web analytics

kmtroupe@gmail.com

Strength to Care

Lessons from Matthew & Isaac – Our CHARGE Syndrome Journey

Latest Posts

Pray and expect…

“In the morning, O Lord, you hear my voice. In the morning I lay my requests before you and wait in expectation”  Psalm 5:3 NIV After nearly 10 years of knowing that this day would come, Matthew will be having surgery this week to repair his heart. It has been with much consultation with specialists, prayer and discernment that we have made the decision to go forward with this procedure. If you want to read more about what the surgery involves you may read a previous post: A matter of heart and to read about the decisions we have faced read the previous post: The pain passes We can do nothing more at this point than to take God and the Psalmist at His word and to trust that He will hear our request and guide the surgical team, the other specialists and the nursing team as they care for Matthew. Our prayer is that they will find something similar to the experience we had when Matthew had surgery to repair his sinus a few years ago. The exact words from the surgeon were “I can’t explain it, but when we got in there, it looked nothing like the MRI showed…” They ended up “cleaning up” some cartilage, doing it all through his nose instead of having to do the planned procedure of opening up the roof of his mouth to make the repairs. We knew right away how to explain it…prayer with expectant faith. I know for some people, especially those…
Read more

The pain passes…

This past week has been one of the most trying for us as a family in a long time. Over the duration of 10 days all six of us have had the flu in some degree…mild to strong. We even had to cancel a trip to the University of Michigan for some pre-testing for Matthew’s heart surgery coming on the first of April. I can’t help but note that Matthew was the quickest to rebound and become himself again…even a brief moment of what we like to call “obnoxiously happy” where he runs up and down our hallway flapping his arms, shrieking and laughing along the way. I think that I speak for all parents that it is amazing how a glassy-eyed, fever rich and I will add a child with “fever breath” as Theresa calls it (must be a mom thing) can go from these symptoms to up and playing with just a little fever reducer and about an hour. We have even noticed with Matthew that sometimes he has even worked through the pain and still played after a surgery or immediately after a procedure. French painter Auguste Renoir in his last 14 years of his life battled with crippling arthritis. The last ten years he was alive he became good friends with Henri Matisse, another artist who was nearly 28 years younger, who visited him everyday. The arthritis in Renoir’s hands was so crippling and painful that he could not pick up a brush on his own…only after…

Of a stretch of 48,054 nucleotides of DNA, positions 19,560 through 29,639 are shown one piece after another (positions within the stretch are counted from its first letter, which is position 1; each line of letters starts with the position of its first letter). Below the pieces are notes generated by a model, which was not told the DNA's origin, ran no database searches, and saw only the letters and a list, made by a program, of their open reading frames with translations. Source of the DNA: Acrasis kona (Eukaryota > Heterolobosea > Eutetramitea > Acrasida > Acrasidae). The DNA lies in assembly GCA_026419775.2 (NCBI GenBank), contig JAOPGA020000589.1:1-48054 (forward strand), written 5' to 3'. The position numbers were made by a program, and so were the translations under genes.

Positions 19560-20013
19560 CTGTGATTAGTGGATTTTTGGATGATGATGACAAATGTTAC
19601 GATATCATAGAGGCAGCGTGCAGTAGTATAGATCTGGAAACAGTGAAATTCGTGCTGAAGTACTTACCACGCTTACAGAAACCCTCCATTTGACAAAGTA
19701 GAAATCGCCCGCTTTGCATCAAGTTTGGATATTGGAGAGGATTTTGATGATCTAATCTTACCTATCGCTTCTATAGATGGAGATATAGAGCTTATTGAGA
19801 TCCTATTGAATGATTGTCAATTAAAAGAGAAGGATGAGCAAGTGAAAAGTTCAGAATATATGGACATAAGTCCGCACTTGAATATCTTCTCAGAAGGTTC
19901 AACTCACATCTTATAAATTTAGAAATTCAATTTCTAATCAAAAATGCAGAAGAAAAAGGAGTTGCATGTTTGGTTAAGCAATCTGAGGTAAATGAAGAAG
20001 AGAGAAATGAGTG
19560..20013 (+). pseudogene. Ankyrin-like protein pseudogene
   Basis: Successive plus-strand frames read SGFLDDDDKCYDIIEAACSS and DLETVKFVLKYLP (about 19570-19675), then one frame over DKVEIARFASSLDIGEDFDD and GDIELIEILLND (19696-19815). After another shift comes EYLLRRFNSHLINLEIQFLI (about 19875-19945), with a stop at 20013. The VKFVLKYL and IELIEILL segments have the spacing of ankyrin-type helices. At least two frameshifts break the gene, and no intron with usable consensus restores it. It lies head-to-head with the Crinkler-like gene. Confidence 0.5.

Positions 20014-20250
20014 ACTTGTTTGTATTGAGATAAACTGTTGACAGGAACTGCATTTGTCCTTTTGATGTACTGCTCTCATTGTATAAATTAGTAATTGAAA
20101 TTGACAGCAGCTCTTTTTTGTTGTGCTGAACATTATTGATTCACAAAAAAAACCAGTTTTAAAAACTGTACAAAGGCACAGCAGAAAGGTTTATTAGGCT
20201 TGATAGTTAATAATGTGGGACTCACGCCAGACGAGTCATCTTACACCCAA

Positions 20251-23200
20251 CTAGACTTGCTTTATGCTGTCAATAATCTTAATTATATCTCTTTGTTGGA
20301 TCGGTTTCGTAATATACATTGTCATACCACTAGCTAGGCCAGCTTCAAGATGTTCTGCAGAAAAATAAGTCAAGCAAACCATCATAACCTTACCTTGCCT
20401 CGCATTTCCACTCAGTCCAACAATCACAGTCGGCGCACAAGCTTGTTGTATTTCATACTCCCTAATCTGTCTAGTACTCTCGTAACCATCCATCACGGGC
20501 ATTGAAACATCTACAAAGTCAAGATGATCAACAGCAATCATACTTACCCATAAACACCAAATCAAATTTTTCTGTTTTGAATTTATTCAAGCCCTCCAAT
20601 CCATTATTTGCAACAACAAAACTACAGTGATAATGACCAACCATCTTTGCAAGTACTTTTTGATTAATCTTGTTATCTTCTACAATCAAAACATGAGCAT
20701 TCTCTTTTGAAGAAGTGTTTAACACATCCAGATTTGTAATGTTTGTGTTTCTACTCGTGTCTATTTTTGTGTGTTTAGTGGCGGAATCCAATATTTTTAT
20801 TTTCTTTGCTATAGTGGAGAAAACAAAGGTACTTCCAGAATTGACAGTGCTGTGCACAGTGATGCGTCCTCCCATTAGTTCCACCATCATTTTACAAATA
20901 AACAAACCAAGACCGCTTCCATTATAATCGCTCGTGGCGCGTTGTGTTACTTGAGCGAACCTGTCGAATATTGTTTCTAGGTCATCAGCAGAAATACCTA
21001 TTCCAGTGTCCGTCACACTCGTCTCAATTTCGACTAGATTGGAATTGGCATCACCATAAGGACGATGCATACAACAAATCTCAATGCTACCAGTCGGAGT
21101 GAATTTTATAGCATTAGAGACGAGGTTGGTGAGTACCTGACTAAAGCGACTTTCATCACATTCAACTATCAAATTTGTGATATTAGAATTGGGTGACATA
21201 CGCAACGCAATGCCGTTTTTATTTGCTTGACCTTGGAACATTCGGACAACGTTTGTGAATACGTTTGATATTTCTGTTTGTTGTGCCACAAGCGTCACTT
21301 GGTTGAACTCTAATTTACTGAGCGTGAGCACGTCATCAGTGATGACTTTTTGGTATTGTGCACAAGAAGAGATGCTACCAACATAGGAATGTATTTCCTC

Read more

In good times and in bad…

Before I begin with the topic this week I ask for your prayers for a successful Echocardiogram of Matthew’s heart on Monday, March 14. He will be having this done on at the University of Michigan Childrens Hospital as a final look at what the mitral valve looks like before his heart surgery on April 1…thanks! As Theresa and I entered the arena of raising a child with special needs we were cautioned about protecting our marriage. “The marriage failure rate of parents of children with special needs is around 80-90%…” we were warned “…these are cold, hard statistics”. I think at the time we catalogued that in our memory and pressed on with the business of raising our children. Matthew will be turning ten this year in late June and Theresa and I will be celebrating our 20th year of marriage in October. I guess you could say that we have gone against the odds according to what the statistics say. As I have been thinking about this 20 year milestone it made me think about what kind of trust I have in statistics. I began a search of where that 80-90% “statistic” came from…frankly, I found much written about this mythical number but not much evidence to back it up. Many have heard it but I couldn’t find anyone who could quote the source…in fact, many of the studies I found actually showed that the numbers were less than the national average of marriage failures. Theresa and I know first-hand…
Read more

I need a hug…